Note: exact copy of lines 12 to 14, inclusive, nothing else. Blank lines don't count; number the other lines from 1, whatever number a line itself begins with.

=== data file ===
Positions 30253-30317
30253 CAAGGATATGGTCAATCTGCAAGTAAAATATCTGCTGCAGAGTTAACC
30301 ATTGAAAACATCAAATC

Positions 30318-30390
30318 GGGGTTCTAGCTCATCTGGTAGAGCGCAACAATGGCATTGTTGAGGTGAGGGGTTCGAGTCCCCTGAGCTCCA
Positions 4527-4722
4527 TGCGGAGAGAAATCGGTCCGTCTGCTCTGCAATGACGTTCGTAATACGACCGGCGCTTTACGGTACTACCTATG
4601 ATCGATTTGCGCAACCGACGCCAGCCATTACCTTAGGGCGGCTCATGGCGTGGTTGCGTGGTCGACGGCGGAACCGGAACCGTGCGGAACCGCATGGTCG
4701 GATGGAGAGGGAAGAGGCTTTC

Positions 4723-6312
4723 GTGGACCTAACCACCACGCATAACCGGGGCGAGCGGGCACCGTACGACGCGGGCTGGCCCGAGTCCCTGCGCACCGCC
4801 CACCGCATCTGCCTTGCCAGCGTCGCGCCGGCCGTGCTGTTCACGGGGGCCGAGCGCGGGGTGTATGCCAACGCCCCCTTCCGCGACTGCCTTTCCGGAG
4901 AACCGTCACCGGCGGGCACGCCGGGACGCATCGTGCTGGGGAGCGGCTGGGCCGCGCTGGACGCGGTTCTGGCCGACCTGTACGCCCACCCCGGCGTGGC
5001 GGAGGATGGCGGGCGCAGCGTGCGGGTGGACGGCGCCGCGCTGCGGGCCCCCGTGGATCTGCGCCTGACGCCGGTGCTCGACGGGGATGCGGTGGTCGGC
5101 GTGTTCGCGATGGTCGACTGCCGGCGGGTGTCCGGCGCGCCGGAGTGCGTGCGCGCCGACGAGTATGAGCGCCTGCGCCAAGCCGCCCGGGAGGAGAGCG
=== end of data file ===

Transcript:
4801 CACCGCATCTGCCTTGCCAGCGTCGCGCCGGCCGTGCTGTTCACGGGGGCCGAGCGCGGGGTGTATGCCAACGCCCCCTTCCGCGACTGCCTTTCCGGAG
4901 AACCGTCACCGGCGGGCACGCCGGGACGCATCGTGCTGGGGAGCGGCTGGGCCGCGCTGGACGCGGTTCTGGCCGACCTGTACGCCCACCCCGGCGTGGC
5001 GGAGGATGGCGGGCGCAGCGTGCGGGTGGACGGCGCCGCGCTGCGGGCCCCCGTGGATCTGCGCCTGACGCCGGTGCTCGACGGGGATGCGGTGGTCGGC